Near Field Communication (NFC) technology is something we’ve been talking for years, jealously citing examples in Japan where they use their handset for everything from paying for drinks from a soda machine, to getting on the subway, and a whole lot more. According to research firm iSuppli, the number of NFC enabled handsets that shipped this year totaled 52.6 million units. That’s hard to believe since we’ve yet to see a single device, barring the recently launched Google Nexus S, support the new technology. Anyway, that number is set to increase by 418% to 220.1 million units in 2014, meaning that 13% of all handsets sold during that year will have NFC inside.
“Imagine paying your bus fare, buying a plane ticket or making an ATM/credit card purchase simply by holding your cell phone near a wireless terminal,” said Jagdish Rebello, Director and Principal Analyst for Communications and Consumer Electronics at iSuppli. “This is the mobile payment revolution on the verge of being unleashed by NFC technology. With NFC technology expected to be integrated into Nokia’s cell phones and Google’s Android operating system, the first shots of this revolution will be fired next year. iSuppli believes that 2012 will be the make-or-break year for NFC. With all the ongoing and planned NFC trials in different regions of the world—as well as support for the technology by major stakeholders, including wireless operators, financial institutions and banks—it is imperative that business models be established that allow each of the nodes to see value in offering the service.”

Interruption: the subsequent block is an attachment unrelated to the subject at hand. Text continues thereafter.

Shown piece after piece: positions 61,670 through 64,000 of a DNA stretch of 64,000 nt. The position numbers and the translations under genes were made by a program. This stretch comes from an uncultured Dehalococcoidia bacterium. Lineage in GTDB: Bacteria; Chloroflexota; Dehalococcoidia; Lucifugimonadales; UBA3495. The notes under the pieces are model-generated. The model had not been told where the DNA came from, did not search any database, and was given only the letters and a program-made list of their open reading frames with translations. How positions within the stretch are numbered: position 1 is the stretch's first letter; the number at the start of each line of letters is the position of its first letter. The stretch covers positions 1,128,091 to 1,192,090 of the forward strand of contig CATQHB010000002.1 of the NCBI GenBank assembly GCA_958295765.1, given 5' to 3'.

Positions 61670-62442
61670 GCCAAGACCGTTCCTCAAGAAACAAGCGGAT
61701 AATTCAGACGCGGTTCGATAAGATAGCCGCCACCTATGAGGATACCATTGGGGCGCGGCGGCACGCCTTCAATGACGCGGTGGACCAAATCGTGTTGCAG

Three of the top four American operators joined forces earlier this year to announce Isis, their NFC mobile payment effort. Orange France made a similar announcement earlier this month. iSuppli isn’t kidding when they say 2012 will either make or break NFC, and the pessimist in me thinks we’re going to hear a lot of hype, but we’re going to see very little materialize.